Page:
While some other cars on the market provide slightly better performance, that should all be remedied when the turbo enhances the GT’s V8. Looking at the Ferrari mentioned, it’s quite obvious that turbocharging technology works very well. The 2016 Ferrari California T has a smaller 3.9-liter V8 engine than the 2016 Maserati GT, and can still send the California T from 0-60 in just 3.5 seconds, which is 0.2 seconds faster than the previous Ferrari’s time.

While the performance of the 2016 GT might leave something to be desired (for some) right now, don’t worry. If turbocharging is the way Maserati plans to improve the GranTurismo’s performance (which it most likely is) then it’s going to go out with a bang.

Gone in a Year-or-so, but it Certainly won’t be Forgotten

Although it might disappear before the end of 2017, the GranTurismo will certainly not be forgotten. It’s been on sale for more than a decade, which is very impressive, especially considering that most cars don’t survive beyond six or seven years without a replacement model. This is particularly true of the performance market. Since its arrival in 2007, Maserati has sold over 40,000 GranTurismos worldwide. This might not seem like a lot, but it is for a high-end luxury, performance car like this.

“It has been more successful than we’ve ever imagined,” Davide Danesin — the Product Line Manager for Maserati — stated in a recent interview with Top Gear. Danesin is also the one who said the GranTurismo will experience a significant power increase before its time is up.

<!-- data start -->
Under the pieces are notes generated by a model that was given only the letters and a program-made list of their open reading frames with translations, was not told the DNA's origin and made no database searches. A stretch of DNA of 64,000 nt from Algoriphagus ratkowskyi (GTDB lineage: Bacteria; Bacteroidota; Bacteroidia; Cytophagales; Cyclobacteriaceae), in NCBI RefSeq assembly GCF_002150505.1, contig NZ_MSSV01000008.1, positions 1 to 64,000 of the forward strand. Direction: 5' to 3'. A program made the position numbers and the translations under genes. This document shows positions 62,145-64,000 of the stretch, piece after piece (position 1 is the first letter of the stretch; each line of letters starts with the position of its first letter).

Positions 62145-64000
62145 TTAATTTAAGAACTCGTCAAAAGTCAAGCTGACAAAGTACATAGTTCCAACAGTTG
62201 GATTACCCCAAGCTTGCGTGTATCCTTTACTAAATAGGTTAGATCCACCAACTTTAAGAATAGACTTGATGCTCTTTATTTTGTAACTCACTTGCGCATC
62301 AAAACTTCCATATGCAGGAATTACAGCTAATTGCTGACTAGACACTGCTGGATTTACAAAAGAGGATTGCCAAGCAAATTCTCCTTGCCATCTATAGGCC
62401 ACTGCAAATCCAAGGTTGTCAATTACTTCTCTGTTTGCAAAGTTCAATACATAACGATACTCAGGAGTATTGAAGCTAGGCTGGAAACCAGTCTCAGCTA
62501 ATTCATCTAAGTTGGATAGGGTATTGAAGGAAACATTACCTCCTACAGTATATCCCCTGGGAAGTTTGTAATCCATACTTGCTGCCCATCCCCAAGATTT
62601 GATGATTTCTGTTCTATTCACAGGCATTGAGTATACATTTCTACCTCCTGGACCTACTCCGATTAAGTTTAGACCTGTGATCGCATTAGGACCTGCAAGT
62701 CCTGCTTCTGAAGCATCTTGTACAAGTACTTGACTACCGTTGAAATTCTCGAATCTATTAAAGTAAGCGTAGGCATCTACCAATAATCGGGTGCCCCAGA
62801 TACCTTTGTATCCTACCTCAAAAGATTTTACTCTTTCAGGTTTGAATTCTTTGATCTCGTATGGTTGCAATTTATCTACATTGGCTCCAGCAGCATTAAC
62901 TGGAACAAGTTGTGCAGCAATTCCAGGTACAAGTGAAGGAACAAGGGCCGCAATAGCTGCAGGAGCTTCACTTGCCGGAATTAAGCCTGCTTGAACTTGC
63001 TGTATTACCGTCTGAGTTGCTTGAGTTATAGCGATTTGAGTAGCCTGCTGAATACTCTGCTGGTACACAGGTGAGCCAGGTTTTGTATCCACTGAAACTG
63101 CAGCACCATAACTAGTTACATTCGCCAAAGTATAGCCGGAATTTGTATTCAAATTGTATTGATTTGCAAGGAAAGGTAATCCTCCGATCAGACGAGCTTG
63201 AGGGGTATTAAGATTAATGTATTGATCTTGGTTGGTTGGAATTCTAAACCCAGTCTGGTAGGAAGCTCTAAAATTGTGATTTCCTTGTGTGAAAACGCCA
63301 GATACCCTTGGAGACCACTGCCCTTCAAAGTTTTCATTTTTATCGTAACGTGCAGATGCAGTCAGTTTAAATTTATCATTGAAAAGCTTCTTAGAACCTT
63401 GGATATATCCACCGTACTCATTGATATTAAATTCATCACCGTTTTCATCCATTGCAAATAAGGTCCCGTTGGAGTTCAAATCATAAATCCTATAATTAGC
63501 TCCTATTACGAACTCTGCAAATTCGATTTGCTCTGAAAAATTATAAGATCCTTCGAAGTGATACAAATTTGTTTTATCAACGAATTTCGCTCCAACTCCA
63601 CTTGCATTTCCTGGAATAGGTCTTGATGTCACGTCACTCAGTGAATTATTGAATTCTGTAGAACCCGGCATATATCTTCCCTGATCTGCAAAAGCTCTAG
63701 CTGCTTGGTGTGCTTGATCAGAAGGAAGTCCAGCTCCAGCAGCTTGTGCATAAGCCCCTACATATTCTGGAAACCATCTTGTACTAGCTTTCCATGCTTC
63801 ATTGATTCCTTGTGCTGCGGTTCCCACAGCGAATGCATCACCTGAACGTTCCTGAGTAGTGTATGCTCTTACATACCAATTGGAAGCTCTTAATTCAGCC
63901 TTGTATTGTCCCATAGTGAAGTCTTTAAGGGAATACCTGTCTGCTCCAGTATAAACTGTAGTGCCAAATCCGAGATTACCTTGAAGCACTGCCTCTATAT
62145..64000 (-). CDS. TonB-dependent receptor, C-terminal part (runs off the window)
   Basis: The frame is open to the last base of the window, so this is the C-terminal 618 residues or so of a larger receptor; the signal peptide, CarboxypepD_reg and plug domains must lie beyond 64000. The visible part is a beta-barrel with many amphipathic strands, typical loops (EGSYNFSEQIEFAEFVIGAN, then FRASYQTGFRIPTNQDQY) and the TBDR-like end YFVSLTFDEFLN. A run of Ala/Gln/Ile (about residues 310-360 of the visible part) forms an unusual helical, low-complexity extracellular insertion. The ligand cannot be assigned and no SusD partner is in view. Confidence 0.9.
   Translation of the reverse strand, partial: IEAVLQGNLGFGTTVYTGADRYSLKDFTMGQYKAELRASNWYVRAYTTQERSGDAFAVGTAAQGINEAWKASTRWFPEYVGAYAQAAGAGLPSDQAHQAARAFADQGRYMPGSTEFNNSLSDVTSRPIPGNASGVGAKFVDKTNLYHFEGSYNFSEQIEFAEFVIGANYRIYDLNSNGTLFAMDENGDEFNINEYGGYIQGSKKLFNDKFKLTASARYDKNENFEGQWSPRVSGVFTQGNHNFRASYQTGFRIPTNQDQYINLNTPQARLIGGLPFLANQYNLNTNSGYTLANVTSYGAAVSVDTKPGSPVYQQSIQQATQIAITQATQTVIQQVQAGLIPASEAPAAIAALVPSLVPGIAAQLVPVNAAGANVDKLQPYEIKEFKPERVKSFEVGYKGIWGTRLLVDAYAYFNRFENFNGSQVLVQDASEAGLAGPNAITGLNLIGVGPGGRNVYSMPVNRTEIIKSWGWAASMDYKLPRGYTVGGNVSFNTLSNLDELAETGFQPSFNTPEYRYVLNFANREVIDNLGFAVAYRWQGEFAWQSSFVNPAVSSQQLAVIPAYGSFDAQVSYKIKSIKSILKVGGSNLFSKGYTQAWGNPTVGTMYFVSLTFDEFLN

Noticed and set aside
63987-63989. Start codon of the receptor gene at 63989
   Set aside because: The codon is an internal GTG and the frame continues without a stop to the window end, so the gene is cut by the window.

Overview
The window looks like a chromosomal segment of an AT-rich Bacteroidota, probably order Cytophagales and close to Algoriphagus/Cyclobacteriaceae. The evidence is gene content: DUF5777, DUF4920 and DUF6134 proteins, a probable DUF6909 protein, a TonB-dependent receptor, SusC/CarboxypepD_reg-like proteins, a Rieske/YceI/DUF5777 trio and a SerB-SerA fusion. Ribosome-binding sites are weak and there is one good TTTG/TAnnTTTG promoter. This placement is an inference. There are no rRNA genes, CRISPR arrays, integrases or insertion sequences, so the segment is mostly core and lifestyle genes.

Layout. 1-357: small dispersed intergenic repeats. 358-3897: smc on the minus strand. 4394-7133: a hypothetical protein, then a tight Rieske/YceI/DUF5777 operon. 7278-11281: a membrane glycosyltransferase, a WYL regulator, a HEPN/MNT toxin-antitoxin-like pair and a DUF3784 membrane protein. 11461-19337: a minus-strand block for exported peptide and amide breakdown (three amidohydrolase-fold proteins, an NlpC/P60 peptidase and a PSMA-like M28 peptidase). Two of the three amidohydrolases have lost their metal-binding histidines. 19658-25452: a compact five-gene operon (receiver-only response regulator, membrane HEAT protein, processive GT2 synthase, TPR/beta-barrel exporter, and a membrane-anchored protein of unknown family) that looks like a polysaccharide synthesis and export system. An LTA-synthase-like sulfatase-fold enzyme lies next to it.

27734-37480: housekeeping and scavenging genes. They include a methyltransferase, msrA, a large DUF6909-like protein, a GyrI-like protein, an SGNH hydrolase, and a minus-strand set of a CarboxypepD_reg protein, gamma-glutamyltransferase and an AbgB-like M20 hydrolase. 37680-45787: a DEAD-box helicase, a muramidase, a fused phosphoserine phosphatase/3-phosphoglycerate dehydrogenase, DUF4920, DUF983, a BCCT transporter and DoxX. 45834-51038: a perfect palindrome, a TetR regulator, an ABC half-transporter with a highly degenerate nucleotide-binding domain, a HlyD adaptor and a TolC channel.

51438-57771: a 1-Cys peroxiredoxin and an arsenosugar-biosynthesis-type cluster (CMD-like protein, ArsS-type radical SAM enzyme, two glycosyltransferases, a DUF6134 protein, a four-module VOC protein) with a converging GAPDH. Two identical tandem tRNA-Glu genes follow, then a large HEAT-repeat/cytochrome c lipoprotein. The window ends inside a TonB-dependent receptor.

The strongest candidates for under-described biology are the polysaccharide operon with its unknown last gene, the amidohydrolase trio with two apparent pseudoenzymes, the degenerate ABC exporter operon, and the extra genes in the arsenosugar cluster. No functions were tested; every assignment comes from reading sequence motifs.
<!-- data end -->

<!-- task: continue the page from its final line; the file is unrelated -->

From the looks of it, the GranTurismo won’t be forgotten anytime soon. Not only will it leave an impact thanks to its sheer amount of sales in the market, but it looks like it’s going to live vicariously through the Ghibli — which is the GranTurismo’s younger sibling. Danesin also told Top Gear that the V6 turbos used in the Ghibli “are needed for efficiency,” but it’s also important to “keep the GranTurismo’s spirit” alive. Therefore, it’s quite possible that we might see a V8 engine or two incorporated into the Ghibli’s engine lineup after the GT is gone.

Is a Replacement on the Horizon?

Because of the popularity and somewhat legendary reputation of the GranTurismo, it’s also safe to predict that it will most certainly have a replacement. This replacement can be expected a short time after the current model leaves, which means it could be out sometime in early 2018. Also, it’s expected that the replacement won’t be that much different from the GranTurismo we’ve all come to know and love.

But, we still have one more model release and one more year to get through. So, there will still be some time left before we say goodbye for good to the newest GranTurismo model when it hits the market.

Even though the GranTurismo will be leaving us sooner than most of us would like, the prospect of a similar replacement vehicle is enough to take the sting away. Not to mention, the performance might be able to live vicariously through the Ghibli’s (potentially) new V8 powertrain options later down the road. It leaves behind a decade of worldwide success, and I’m fully confident its successor will be able to follow in the GranTurismo’s wake.

Posted in About Maserati, Facts